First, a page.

a quality rifle for a lefty?

Velo Dog

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I think that gun would be interesting, the Ruger #1 in a .458Win would be brutal in recoil...without some modification.

I agree 100%.
As originally chambered, the #1 in .458 already needed the - not one but two - mercury tube recoil dampeners installed.
The .450 No2 Nitro is about identical in ballistics at the muzzle and down range but with not much over half the chamber pressure.
Due to this lower pressure, the recoil is slower but from the Ruger #1, it is still too painful for most of us mere mortals.
As issued in .458, the #1 is muzzle heavy anyway so, mercury tubes in the butt stock not only adds to the badly needed weight deficit but also balances the rifle up quite well.
He also installed either a 1 inch Pachmayer Decelerator or a Kickease recoil pad which, is way superior to that red colored scrap of truck tire Ruger puts on them.
 

matt85

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if i can score one, I plan on doing pretty much exactly what your friend did. id increase the weight to around 10.5 pounds via lead in the stock and replace the stock rubber pad with a 1" decelerator. im pretty sure the recoil should be very manageable with those simple modifications. rechambering the gun to 450 NE would be something to consider in the future but I think 458 Win would be cheaper to reload and shoot.

velo dog, aren't you shooting a double chambered in 458 Win at the moment?

-matt
 

Sika98k

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I was just thinking that you should have your friendly dentist check that your fillings are good and tight before playing with a No1 in 458.

Recently a friend of mine asked his brother who has some acres in the countryside to zero a No1 in 416 for him. Apparently he returned it saying he could do the fine tuning himself :LOL:
 

enysse

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I was just thinking that you should have your friendly dentist check that your fillings are good and tight before playing with a No1 in 458.

Recently a friend of mine asked his brother who has some acres in the countryside to zero a No1 in 416 for him. Apparently he returned it saying he could do the fine tuning himself :LOL:

I'm not surprised! I have a M77 Ruger in a .458 Win, it's quite the gun. Not for the faint of heart. It's manageable with proper shooting technique.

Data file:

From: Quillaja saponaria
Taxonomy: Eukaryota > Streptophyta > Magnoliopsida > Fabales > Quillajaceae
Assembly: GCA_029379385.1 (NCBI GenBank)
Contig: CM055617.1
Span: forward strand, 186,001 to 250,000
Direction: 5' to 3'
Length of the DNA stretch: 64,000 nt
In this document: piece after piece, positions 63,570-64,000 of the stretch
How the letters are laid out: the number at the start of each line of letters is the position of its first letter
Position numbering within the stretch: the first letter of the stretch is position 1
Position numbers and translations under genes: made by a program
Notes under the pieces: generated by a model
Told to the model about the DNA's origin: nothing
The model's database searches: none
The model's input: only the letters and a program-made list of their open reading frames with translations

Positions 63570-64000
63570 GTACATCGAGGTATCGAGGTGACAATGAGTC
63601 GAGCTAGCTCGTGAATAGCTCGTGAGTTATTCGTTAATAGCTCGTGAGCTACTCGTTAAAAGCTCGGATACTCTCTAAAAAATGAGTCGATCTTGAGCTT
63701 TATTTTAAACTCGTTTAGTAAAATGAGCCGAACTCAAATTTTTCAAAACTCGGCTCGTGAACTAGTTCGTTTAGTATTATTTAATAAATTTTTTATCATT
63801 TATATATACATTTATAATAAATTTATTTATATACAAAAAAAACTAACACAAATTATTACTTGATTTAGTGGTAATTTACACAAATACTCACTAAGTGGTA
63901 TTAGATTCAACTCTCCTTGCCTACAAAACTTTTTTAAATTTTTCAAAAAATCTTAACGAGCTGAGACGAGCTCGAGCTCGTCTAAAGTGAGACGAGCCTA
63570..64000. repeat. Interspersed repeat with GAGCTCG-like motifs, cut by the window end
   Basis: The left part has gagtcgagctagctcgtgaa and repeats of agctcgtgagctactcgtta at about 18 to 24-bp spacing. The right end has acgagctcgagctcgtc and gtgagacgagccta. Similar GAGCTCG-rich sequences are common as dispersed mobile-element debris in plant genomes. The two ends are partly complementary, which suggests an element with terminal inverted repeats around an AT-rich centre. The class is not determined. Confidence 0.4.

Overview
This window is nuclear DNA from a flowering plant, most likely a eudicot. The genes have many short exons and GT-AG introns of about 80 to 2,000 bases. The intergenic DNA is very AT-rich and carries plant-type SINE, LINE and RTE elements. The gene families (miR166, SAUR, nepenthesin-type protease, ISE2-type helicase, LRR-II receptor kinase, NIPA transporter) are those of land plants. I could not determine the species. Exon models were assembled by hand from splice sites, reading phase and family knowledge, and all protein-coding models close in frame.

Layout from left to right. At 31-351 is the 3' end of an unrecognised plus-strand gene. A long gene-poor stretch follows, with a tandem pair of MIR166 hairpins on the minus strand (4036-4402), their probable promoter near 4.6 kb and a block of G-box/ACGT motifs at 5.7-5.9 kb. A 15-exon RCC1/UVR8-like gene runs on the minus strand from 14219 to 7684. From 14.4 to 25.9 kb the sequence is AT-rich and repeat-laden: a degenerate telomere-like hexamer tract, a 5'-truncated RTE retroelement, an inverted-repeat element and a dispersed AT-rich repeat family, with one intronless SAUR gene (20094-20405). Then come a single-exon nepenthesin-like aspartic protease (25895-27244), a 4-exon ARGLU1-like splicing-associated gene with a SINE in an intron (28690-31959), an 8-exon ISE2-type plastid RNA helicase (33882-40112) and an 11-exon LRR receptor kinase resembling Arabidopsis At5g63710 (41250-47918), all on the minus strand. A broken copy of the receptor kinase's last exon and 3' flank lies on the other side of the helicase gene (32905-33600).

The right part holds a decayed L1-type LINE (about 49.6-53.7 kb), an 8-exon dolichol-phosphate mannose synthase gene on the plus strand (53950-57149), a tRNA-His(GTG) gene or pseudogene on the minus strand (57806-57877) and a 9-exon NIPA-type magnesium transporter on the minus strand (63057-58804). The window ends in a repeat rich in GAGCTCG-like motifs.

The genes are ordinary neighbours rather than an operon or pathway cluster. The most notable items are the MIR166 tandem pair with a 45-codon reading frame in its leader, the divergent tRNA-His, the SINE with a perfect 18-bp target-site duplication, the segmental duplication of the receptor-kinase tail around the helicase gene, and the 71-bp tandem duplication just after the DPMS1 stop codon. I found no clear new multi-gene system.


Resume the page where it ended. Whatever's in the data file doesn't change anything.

matt85

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gonna open this discussion in a new thread.

-matt
 

Royal27

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if i can score one, I plan on doing pretty much exactly what your friend did. id increase the weight to around 10.5 pounds via lead in the stock and replace the stock rubber pad with a 1" decelerator. im pretty sure the recoil should be very manageable with those simple modifications. rechambering the gun to 450 NE would be something to consider in the future but I think 458 Win would be cheaper to reload and shoot.

velo dog, aren't you shooting a double chambered in 458 Win at the moment?

-matt

Matt my friend, you are definitely a big bore junkie!!! :)
 

Velo Dog

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if i can score one, I plan on doing pretty much exactly what your friend did. id increase the weight to around 10.5 pounds via lead in the stock and replace the stock rubber pad with a 1" decelerator. im pretty sure the recoil should be very manageable with those simple modifications. rechambering the gun to 450 NE would be something to consider in the future but I think 458 Win would be cheaper to reload and shoot.

velo dog, aren't you shooting a double chambered in 458 Win at the moment?

-matt

Matt85,

My friend chose the No2 version because he was convinced he would have had to otherwise address the recess in the factory chamber, cut for the belt on .458 cartridges.
In other words, he believed the .450 Straight was not large enough at the base to cut that feature out during the rechambering process.

Yes, the .458 is slightly cheaper to shoot but the majority of that slight saving is due to the .458 empty casings being easier to find and therefore cheaper.
After that, the .458 might burn a tad less powder per fps perhaps.
In live factory ammunition, I presume the .458 is cheaper but I have not seen either for sale in awhile.

Yes, my one and only double rifle these days is a SxS in .458 Winchester.
Wanted a .450/.400 in the same rifle (Heym 88B) but both in excellent used condition were $4,000. difference in price, at least at the time I bought mine.
(Plus mine has outstanding walnut that was not so with the specific .400 that I was tossing and turning over at the same time).

Any whooo, my .458 weighs about 9.9 lb empty and kicks like Satan's Mule, with factory 500 gr and some older 510 gr ammunition.
Planning to shoot it through a friend's chronograph, soon as he returns from the bush (he works remote here).
Hopefully it shows at or above 2125 fps with factory ammo.
If so, I plan to begin experimenting with 500 gr and 480 gr bullets @ around 2050 fps.

There is very strong evidence written about Pre-War Kynoch ammunition going about on average; 150 fps slower than Kynoch claimed, by people way more educated on this subject than I, and who offer compelling evidence (Kevin "Doctari" Robertson is one of them).
My old Army & Navy (probably made by J. Manton) regulated best with 480 gr at 2050 fps (it had 28" barrels to boot) which, tends to support this theory.

With the 480 gr loads at 2050 fps, I absolutely knocked a buffalo off his hooves, twice.
Incredible sight to behold if I do say so myself.
One buffalo is possibly beginner's luck but, possibly it's a time proven load for buffalo in that caliber but, due to poor ballistic measuring equipment of the era, or puffed up advertising, we've been convinced 2100+ fps was the magic formula.
Very likely the real Nitro Express large bore velocity was actually more like 2025 to 2050 fps that kept the ivory trade alive and other large/thick skinned animals simmering in the stew pots of those historic times.
(If that is so, the .416 Rigby was actually going about 2200 fps instead of the shoulder bruising 2350 fps as advertised then).

We'll see more of ya when we all go swimmin',
Velo Dog.
 
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35bore